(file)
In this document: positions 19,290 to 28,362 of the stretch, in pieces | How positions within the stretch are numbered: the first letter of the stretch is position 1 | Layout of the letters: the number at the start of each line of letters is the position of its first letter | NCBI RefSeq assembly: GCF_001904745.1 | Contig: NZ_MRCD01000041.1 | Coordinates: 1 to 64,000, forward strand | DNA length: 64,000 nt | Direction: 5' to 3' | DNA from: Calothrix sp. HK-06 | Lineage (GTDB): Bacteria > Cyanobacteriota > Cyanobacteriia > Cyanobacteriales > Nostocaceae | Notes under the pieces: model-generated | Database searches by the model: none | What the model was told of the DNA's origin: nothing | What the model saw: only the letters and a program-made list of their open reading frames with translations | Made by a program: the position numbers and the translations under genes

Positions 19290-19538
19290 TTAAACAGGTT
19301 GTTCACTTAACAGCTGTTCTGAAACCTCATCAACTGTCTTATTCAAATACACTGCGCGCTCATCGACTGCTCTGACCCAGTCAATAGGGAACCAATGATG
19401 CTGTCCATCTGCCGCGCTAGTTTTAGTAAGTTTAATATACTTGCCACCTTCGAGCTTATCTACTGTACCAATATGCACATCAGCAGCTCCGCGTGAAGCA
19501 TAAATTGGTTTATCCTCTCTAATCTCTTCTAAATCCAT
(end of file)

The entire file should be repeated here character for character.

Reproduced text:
In this document: positions 19,290 to 28,362 of the stretch, in pieces | How positions within the stretch are numbered: the first letter of the stretch is position 1 | Layout of the letters: the number at the start of each line of letters is the position of its first letter | NCBI RefSeq assembly: GCF_001904745.1 | Contig: NZ_MRCD01000041.1 | Coordinates: 1 to 64,000, forward strand | DNA length: 64,000 nt | Direction: 5' to 3' | DNA from: Calothrix sp. HK-06 | Lineage (GTDB): Bacteria > Cyanobacteriota > Cyanobacteriia > Cyanobacteriales > Nostocaceae | Notes under the pieces: model-generated | Database searches by the model: none | What the model was told of the DNA's origin: nothing | What the model saw: only the letters and a program-made list of their open reading frames with translations | Made by a program: the position numbers and the translations under genes

Positions 19290-19538
19290 TTAAACAGGTT
19301 GTTCACTTAACAGCTGTTCTGAAACCTCATCAACTGTCTTATTCAAATACACTGCGCGCTCATCGACTGCTCTGACCCAGTCAATAGGGAACCAATGATG
19401 CTGTCCATCTGCCGCGCTAGTTTTAGTAAGTTTAATATACTTGCCACCTTCGAGCTTATCTACTGTACCAATATGCACATCAGCAGCTCCGCGTGAAGCA
19501 TAAATTGGTTTATCCTCTCTAATCTCTTCTAAATCCAT